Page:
Glossary of Human Resources Management and Employee Benefit Terms
Exempt vs. non-exempt is a comparison between two types of employee classification. The biggest difference between an exempt and non-exempt employee is exempt employees are not legally required to be paid for overtime. Whether an employee is exempt or non-exempt generally depends on:
How much they are paid: Employees paid less than 23,600 dollars a year or 455 dollars a week are considered non-exempt.
How they are paid: If an employee has a guaranteed minimum amount they can earn, they are an exempt employee. Most often, this means a salaried employee.
What kind of work they do: Employees who meet both above standards to classify as exempt must also perform exempt job duties as outlined by the Fair Labor Standards Act (FLSA), meaning the employee must complete executive, professional, or administrative duties. The requirements for these categories are intentionally broad to include almost all employees who would be classified as exempt based on how much and how they are paid.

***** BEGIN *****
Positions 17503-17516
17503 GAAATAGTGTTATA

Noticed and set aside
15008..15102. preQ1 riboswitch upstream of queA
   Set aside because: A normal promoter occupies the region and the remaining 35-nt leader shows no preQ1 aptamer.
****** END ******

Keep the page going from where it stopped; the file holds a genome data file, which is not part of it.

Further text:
Exempt employees are “exempt” from receiving overtime pay under the law. Employers may choose to pay exempt employees for overtime if they wish, but this is uncommon. Exempt employees are most often paid a salary rather than an hourly wage and are therefore expected to complete a set amount of work rather than a set number of hours of work.
Non-exempt employees must be paid overtime wages. According to the FLSA, non-exempt employees are entitled to a federal minimum wage of no less than $7.50 per hour and overtime (any work over 40 hours in a workweek) pay at a rate of at least one and a half times their regular wage. Many states have expanded these guidelines and set their own laws for state minimum wage and overtime pay. These laws can be found on the individual states’ department of labor websites.